I’m delighted to announce my chapter in the new, fourth edition of Relate North, the remarkable series of publications about Nordic art and design edited by Timo Jokela and Glen Coutts. My chapter describes my own experience at the artist’s residency in Blönduós, and begins to consider some of the preoccupations of the Iceland Field School: the positionality, pleasures and obligations of the stranger/artist in residence, the ethics of engagement across difference, the possibilities and limitations of place-based work in a new place. This chapter is on the Iceland Field School’s reading list!
The full edition of Relate North is available for free download here.
Vaughan, K. (2017). The lure of Iceland: Wool and wildness at the Arctic Circle. In T. Jokela & G. Coutts (Eds.), Relate North: Practicing place, heritage, art and design for creative communities (pp. 106-131). Rovaniemi, FI: Lapland University Press.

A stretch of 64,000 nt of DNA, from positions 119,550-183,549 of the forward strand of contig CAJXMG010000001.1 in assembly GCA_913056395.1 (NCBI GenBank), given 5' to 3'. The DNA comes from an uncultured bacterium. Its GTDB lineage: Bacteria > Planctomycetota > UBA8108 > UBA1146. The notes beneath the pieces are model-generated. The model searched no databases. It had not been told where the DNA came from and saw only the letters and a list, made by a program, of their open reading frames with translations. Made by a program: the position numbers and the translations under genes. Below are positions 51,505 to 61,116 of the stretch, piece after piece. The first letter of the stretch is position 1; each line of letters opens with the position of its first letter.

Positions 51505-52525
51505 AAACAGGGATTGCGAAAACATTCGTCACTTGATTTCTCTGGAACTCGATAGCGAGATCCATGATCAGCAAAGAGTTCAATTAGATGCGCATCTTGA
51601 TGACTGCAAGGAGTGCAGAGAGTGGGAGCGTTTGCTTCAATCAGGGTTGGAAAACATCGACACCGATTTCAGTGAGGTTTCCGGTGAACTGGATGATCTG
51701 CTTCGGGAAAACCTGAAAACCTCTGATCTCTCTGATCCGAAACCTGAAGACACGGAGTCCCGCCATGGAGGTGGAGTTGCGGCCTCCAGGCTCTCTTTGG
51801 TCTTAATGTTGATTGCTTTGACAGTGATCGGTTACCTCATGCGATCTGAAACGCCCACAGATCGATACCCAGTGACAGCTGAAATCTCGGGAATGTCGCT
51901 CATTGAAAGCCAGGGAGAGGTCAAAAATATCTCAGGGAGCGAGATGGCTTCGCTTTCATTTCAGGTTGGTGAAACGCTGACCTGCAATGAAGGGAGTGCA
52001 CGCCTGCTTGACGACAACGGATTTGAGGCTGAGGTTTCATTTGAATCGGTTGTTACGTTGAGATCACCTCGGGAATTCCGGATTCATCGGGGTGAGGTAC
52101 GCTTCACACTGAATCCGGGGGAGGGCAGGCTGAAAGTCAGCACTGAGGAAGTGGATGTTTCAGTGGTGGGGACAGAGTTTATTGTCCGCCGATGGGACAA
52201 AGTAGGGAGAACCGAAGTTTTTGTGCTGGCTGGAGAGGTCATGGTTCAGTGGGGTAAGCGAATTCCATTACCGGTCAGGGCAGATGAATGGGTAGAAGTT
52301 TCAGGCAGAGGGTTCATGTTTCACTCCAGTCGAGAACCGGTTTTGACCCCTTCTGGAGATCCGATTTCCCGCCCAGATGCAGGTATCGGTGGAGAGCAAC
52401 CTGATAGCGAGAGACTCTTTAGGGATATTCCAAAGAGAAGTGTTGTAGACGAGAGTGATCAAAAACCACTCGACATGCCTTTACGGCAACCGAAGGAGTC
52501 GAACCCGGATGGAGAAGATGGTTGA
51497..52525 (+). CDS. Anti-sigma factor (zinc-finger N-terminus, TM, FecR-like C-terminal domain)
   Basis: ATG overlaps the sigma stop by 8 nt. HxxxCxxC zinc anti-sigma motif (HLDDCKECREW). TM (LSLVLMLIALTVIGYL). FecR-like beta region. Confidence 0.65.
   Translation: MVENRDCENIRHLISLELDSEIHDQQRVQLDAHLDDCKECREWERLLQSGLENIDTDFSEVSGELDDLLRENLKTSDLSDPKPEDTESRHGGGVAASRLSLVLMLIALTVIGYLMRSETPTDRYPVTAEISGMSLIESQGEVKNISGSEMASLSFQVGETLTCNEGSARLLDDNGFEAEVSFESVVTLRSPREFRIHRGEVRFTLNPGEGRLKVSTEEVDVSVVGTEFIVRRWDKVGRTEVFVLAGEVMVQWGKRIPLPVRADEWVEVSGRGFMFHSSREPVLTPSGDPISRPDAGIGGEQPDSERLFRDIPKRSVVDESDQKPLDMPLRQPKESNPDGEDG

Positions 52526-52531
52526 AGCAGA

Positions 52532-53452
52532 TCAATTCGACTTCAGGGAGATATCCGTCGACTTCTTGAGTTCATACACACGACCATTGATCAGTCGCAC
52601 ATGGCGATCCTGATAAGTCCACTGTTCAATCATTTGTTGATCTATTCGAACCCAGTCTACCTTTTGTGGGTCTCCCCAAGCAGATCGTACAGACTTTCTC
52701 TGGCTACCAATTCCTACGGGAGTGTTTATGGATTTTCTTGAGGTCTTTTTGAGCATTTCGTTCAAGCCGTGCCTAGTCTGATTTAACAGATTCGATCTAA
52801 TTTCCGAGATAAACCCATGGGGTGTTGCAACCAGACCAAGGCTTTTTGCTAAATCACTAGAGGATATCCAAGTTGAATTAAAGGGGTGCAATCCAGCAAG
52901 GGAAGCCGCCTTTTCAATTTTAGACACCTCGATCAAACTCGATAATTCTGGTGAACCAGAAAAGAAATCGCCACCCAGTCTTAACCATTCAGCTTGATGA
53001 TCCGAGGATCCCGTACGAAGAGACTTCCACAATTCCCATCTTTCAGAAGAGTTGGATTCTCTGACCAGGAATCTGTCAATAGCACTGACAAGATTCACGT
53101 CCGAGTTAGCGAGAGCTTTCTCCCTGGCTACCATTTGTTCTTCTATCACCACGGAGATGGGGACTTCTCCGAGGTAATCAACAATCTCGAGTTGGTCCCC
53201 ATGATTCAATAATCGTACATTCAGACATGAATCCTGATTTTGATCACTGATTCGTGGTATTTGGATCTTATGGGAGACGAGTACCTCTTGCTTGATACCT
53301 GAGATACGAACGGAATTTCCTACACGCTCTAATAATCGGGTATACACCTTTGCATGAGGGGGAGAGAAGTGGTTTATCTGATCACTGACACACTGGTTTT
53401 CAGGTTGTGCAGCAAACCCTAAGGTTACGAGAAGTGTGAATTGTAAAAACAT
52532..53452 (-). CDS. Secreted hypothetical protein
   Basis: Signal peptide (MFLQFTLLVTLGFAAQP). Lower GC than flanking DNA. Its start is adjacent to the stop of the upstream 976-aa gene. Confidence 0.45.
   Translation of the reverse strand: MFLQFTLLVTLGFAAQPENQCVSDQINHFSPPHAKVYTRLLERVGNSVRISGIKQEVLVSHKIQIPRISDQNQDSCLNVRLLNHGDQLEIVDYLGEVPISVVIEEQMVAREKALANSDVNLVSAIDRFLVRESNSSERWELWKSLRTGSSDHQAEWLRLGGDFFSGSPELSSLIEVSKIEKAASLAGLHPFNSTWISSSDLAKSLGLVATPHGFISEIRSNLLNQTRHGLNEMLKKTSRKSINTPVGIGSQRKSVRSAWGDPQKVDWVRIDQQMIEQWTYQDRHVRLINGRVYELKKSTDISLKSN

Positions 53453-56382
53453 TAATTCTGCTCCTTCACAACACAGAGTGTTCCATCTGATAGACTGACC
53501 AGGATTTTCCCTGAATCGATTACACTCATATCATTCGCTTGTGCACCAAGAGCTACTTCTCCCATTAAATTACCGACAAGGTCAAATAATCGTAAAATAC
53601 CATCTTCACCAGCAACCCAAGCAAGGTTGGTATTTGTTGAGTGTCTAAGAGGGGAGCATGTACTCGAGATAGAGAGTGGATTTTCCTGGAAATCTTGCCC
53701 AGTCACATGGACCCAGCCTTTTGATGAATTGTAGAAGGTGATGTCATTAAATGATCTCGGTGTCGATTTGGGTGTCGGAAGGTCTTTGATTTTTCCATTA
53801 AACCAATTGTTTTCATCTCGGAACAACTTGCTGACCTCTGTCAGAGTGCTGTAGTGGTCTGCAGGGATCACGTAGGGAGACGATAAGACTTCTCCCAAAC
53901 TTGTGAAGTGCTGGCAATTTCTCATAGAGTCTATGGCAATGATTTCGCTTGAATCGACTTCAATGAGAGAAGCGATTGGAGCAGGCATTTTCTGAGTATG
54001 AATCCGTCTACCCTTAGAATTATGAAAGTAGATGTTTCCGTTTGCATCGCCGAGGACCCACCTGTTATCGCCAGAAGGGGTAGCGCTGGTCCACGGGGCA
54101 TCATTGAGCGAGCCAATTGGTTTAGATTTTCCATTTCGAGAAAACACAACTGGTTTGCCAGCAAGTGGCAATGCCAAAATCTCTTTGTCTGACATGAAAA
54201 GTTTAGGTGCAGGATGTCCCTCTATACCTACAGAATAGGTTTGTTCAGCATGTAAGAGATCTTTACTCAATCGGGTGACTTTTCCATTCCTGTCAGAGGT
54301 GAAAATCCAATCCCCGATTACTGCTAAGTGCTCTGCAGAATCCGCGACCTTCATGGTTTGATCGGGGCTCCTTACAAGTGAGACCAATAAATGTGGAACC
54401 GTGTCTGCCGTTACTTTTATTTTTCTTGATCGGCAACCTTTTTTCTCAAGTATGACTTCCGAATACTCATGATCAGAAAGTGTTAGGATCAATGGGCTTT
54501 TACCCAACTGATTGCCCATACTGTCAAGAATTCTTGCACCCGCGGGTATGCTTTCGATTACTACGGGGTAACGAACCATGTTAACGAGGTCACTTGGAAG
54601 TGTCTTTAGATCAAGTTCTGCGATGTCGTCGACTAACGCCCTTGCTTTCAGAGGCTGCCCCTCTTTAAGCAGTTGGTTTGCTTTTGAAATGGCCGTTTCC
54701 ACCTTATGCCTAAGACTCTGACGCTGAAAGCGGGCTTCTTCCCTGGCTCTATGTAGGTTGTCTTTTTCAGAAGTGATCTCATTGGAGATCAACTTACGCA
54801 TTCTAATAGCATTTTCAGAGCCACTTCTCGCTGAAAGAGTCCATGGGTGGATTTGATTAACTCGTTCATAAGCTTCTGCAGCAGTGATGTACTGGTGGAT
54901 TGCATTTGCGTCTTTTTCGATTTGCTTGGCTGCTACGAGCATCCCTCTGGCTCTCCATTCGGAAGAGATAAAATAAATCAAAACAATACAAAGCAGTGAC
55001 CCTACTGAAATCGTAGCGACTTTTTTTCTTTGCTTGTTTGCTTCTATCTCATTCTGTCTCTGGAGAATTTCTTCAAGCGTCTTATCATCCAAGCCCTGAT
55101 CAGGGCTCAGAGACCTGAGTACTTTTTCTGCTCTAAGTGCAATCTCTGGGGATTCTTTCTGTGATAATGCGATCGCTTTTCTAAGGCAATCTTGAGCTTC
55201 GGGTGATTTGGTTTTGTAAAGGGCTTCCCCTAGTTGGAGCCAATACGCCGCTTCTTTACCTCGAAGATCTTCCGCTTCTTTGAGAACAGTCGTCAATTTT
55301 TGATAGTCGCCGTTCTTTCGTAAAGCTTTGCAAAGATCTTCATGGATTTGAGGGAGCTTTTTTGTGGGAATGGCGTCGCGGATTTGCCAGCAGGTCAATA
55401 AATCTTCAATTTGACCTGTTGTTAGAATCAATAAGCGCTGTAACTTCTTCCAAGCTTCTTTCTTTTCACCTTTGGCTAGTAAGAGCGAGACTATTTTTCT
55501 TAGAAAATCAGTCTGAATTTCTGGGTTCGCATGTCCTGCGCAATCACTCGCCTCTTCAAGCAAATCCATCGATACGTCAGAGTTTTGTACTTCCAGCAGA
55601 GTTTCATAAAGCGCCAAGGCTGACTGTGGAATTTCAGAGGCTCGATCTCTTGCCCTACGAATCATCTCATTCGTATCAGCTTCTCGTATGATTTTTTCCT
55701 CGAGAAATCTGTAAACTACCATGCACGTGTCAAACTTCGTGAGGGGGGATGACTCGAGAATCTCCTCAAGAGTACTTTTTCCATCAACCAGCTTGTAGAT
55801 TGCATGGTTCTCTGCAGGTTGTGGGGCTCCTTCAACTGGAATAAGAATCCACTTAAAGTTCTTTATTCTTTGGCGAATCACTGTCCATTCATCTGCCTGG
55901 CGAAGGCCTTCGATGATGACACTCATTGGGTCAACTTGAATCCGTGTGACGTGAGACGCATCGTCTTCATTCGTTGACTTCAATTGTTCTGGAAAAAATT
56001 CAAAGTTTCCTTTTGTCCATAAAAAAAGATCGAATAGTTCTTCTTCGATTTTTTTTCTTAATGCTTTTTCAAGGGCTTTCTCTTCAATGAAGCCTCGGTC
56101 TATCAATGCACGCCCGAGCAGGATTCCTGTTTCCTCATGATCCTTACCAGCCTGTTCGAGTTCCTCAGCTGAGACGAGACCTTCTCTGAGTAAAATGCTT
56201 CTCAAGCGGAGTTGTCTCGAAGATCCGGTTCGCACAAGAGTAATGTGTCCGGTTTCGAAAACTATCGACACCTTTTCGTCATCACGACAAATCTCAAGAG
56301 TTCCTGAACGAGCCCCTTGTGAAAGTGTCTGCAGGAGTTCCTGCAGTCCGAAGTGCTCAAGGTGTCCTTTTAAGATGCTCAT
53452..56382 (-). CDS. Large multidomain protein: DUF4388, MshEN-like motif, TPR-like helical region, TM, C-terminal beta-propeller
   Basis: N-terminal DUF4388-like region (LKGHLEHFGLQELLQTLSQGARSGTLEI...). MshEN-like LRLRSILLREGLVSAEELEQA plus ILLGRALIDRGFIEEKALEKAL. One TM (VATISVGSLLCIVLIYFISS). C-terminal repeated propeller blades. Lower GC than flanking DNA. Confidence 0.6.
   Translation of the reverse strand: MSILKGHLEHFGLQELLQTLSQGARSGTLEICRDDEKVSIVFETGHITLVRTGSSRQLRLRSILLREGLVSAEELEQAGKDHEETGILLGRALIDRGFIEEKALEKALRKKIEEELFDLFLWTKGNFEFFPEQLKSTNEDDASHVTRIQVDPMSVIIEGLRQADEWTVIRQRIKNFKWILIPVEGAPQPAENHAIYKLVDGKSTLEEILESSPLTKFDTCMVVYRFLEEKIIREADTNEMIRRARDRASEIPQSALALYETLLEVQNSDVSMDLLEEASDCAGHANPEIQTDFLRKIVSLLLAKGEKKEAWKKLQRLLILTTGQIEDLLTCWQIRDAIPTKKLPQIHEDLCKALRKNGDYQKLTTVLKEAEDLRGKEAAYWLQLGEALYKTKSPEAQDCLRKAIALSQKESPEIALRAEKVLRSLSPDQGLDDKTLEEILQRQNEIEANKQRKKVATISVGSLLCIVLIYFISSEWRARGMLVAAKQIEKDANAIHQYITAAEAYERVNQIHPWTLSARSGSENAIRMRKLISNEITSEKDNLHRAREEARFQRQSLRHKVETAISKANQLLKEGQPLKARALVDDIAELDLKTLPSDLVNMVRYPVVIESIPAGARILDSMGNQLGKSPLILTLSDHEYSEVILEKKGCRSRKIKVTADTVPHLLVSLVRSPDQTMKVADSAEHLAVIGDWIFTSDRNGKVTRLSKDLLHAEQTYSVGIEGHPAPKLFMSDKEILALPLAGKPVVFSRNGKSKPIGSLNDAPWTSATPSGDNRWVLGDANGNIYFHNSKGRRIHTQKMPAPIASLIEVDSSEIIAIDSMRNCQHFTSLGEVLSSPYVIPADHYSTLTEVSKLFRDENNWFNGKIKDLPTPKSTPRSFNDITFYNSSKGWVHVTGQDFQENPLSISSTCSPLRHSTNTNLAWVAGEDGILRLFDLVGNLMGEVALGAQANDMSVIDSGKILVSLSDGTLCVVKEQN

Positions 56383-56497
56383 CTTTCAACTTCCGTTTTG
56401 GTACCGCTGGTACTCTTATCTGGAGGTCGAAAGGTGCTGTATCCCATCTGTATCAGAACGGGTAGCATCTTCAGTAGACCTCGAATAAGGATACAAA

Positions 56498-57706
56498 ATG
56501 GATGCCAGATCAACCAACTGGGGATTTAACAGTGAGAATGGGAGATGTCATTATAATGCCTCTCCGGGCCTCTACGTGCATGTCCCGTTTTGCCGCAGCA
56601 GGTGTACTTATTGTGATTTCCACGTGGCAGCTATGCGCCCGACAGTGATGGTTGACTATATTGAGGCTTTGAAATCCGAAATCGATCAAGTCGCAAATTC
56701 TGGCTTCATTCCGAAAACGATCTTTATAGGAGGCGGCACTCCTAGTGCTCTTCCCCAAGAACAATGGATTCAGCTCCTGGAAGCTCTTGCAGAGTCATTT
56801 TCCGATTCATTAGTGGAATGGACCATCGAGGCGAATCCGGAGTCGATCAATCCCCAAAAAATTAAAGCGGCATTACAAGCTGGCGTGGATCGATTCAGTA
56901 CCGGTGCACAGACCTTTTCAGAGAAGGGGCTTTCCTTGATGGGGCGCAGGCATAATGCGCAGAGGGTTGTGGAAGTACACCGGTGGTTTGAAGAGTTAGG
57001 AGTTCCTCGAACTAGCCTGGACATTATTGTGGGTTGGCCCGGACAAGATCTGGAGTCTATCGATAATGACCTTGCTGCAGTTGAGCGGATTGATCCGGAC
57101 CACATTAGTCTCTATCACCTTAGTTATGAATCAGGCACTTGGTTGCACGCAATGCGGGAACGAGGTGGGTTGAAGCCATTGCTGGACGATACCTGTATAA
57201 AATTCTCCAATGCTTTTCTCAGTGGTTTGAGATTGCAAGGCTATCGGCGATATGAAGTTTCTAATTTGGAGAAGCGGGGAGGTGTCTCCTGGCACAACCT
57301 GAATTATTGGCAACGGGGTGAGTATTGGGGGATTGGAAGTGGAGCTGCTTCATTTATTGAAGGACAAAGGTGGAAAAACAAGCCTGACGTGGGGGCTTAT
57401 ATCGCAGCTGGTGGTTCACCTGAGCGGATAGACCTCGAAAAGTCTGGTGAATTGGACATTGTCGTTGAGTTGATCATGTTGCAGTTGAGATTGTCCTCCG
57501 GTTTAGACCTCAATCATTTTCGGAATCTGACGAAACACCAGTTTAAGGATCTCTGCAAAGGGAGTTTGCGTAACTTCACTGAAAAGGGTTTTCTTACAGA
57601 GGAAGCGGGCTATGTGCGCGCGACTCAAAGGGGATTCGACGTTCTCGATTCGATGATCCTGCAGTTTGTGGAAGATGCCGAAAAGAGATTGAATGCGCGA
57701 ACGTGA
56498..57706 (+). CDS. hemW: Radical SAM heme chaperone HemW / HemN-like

The Concordia University Iceland Field School was sparked by my own exceptional experience in Iceland — responding to the remarkable landforms, people, and the delight of the freedom and focus of my artist’s residency at the Icelandic Textile Centre | Textílsetur Íslands in Blonduos. Even while still in residence, I began to imagine developing stronger ties and contemplate the possibilities of working in collaboration with the university and Textile Centre to bring my students to work and learn in this powerfully meaningful and transformative context. I am so grateful that both institutions were open to imagining the future along with me.
As part of the mobilization towards the Iceland Field School, and with the financial support of the Concordia Centre for Interdisciplinary Studies in Society and Culture (CISSC), in September 2017 I organized Imagining Iceland: From Concordia to the North. This happening featured four Concordia-associated artists and scholars, exploring their significance of Iceland to their own research and creation.